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U.S. to allow imports of elephant trophies from Zimbabwe, Zambia

WASHINGTON — U.S. authorities will remove restrictions on importing African elephant trophies from Zimbabwe and Zambia.

That means Americans will soon be able to hunt the endangered big game, an activity that garnered worldwide attention when a Minnesota dentist took Cecil, perhaps the world’s most famous lion, near a wildlife park in Zimbabwe.

A U.S. Fish and Wildlife Service spokesman said the move will allow the two African countries to include U.S. sport hunting as part of their management plans for the elephants and allow them to put “much-needed revenue back into conservation.”

Critics, however, note the restrictions were created by the Obama administration in 2014 because the African elephant population had dropped.

The animals are listed in the U.S. Endangered Species Act, which requires the U.S. government to protect endangered species in other countries.

“We can’t control what happens in foreign countries, but what we can control is a restriction on imports on parts of the animals,” said Wayne Pacelle, president and CEO of the Humane Society of the United States.

The number of elephants in the wild plummeted 30 percent overall between 2007 and 2014, despite large-scale conservation efforts.

In some places, it has dropped more than 75 percent because of ivory poaching.

In 2016, there were just more than 350,000 elephants still alive in the wild, down from millions in the early 20th century.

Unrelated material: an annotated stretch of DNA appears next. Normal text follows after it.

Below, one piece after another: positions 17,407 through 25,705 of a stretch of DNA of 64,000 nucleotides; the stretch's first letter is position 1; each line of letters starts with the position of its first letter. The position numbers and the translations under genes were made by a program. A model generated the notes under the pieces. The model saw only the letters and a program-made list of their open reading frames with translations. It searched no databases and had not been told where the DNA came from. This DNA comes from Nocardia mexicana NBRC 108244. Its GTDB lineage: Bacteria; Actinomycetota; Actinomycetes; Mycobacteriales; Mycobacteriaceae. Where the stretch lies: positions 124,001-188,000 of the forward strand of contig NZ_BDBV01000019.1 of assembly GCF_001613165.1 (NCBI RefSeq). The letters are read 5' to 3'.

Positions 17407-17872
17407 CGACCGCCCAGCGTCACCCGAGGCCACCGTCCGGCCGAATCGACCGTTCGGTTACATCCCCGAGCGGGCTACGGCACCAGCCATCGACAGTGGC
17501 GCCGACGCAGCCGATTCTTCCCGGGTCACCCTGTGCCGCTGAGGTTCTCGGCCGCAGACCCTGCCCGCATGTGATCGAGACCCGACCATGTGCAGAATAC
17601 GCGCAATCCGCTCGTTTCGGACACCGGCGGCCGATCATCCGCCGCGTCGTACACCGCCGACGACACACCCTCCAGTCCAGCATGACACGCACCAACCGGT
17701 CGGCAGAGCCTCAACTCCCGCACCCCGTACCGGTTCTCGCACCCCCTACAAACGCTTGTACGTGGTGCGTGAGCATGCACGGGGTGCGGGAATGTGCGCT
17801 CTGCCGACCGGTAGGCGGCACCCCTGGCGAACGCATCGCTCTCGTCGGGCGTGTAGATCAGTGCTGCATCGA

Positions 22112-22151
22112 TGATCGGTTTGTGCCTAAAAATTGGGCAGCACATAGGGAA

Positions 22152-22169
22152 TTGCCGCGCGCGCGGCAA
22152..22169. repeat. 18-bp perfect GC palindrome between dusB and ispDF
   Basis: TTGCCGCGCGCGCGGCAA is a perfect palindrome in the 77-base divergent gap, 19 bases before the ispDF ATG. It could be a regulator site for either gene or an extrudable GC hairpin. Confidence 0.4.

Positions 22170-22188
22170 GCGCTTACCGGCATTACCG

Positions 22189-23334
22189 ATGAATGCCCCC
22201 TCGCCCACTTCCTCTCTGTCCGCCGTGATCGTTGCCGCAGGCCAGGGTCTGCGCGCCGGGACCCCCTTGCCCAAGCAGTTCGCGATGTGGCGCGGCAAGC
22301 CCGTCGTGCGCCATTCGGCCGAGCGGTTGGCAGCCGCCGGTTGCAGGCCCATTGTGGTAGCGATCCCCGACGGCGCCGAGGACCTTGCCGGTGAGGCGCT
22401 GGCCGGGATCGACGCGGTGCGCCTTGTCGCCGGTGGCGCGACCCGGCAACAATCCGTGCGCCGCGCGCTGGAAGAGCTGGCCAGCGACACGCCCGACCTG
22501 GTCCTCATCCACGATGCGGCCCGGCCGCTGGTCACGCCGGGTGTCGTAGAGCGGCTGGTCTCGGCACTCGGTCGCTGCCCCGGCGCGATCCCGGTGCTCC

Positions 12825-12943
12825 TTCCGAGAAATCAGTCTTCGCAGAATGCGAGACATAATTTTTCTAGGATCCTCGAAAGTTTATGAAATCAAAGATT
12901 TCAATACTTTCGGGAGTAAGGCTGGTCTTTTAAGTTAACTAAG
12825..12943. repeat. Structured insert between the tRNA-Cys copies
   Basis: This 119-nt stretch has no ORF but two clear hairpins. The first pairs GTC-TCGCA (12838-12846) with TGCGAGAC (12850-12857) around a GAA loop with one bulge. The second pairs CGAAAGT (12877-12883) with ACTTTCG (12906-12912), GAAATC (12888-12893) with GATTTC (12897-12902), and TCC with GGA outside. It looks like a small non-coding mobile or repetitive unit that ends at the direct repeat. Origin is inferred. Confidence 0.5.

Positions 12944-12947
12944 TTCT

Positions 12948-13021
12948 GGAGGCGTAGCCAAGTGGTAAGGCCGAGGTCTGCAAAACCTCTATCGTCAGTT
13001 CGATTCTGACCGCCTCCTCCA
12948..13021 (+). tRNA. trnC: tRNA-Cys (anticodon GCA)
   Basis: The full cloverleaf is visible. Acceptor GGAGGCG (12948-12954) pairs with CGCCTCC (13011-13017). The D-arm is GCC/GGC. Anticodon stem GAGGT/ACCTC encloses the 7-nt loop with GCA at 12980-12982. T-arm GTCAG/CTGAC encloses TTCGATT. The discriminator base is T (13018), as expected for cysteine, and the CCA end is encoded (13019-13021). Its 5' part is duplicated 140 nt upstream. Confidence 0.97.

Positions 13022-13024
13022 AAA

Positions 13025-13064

Pacelle, who opposes the decision, said it means “elephants minding their business are going to be gunned down by rich Americans.”

Safari Club International, a worldwide network of hunters, cheered the announcement.

“We appreciate the efforts of the Service and the U.S. Department of the Interior to remove barriers to sustainable use conservation for African wildlife,” SCI president Paul Babaz said in a statement.

But the decision was met with outcry from animal-rights advocates, including Chelsea Clinton, a longtime proponent for elephant conservation.

The daughter of former President Bill Clinton and 2016 presidential candidate Hillary Clinton once called elephants her “great passion” in a 2016 Politico profile and, together with her mother, unveiled a $80 million partnership through the Clinton Global Initiative in 2013 to help end the ivory poaching crisis.

“Infuriating. Will increase poaching, make communities more vulnerable & hurt conservation efforts,” she tweeted Thursday, linking to a report from the Humane Society of the United States.

President Donald Trump’s sons Donald Jr. and Eric are big-game hunters.

Photos posted in 2012 by the website Gothamist show Trump Jr. holding an elephant tail. The website said the photos were from a 2011 hunt in Zimbabwe.

Pacelle noted that corruption in the Zimbabwean government was a concern when the U.S. banned trophy imports from the nation in 2014.